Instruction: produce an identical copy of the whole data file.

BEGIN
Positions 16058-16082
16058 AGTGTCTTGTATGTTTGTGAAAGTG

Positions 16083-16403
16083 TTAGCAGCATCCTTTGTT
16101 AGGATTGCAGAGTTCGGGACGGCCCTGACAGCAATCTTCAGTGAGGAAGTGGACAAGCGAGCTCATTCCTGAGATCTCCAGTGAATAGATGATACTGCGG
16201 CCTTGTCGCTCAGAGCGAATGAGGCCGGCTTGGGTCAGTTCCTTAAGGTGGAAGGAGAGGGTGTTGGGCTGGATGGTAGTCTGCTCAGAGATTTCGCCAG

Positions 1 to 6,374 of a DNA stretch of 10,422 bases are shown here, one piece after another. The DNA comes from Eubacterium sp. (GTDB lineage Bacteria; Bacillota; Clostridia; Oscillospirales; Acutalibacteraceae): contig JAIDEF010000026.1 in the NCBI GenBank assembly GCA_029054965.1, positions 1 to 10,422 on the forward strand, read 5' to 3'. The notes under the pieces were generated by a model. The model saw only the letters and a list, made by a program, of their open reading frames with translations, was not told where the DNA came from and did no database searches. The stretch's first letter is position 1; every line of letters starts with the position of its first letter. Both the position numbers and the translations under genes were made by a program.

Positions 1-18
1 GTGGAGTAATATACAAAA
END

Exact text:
Positions 16058-16082
16058 AGTGTCTTGTATGTTTGTGAAAGTG

Positions 16083-16403
16083 TTAGCAGCATCCTTTGTT
16101 AGGATTGCAGAGTTCGGGACGGCCCTGACAGCAATCTTCAGTGAGGAAGTGGACAAGCGAGCTCATTCCTGAGATCTCCAGTGAATAGATGATACTGCGG
16201 CCTTGTCGCTCAGAGCGAATGAGGCCGGCTTGGGTCAGTTCCTTAAGGTGGAAGGAGAGGGTGTTGGGCTGGATGGTAGTCTGCTCAGAGATTTCGCCAG

Positions 1 to 6,374 of a DNA stretch of 10,422 bases are shown here, one piece after another. The DNA comes from Eubacterium sp. (GTDB lineage Bacteria; Bacillota; Clostridia; Oscillospirales; Acutalibacteraceae): contig JAIDEF010000026.1 in the NCBI GenBank assembly GCA_029054965.1, positions 1 to 10,422 on the forward strand, read 5' to 3'. The notes under the pieces were generated by a model. The model saw only the letters and a list, made by a program, of their open reading frames with translations, was not told where the DNA came from and did no database searches. The stretch's first letter is position 1; every line of letters starts with the position of its first letter. Both the position numbers and the translations under genes were made by a program.

Positions 1-18
1 GTGGAGTAATATACAAAA